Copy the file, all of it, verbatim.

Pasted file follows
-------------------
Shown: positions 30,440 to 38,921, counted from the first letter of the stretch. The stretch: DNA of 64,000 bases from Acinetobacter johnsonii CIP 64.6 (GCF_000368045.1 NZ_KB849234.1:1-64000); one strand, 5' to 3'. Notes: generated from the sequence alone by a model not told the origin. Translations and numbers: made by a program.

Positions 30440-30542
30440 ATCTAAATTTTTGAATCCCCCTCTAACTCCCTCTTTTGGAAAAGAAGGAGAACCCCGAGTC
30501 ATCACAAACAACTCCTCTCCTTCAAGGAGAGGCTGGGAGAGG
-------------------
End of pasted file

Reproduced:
Shown: positions 30,440 to 38,921, counted from the first letter of the stretch. The stretch: DNA of 64,000 bases from Acinetobacter johnsonii CIP 64.6 (GCF_000368045.1 NZ_KB849234.1:1-64000); one strand, 5' to 3'. Notes: generated from the sequence alone by a model not told the origin. Translations and numbers: made by a program.

Positions 30440-30542
30440 ATCTAAATTTTTGAATCCCCCTCTAACTCCCTCTTTTGGAAAAGAAGGAGAACCCCGAGTC
30501 ATCACAAACAACTCCTCTCCTTCAAGGAGAGGCTGGGAGAGG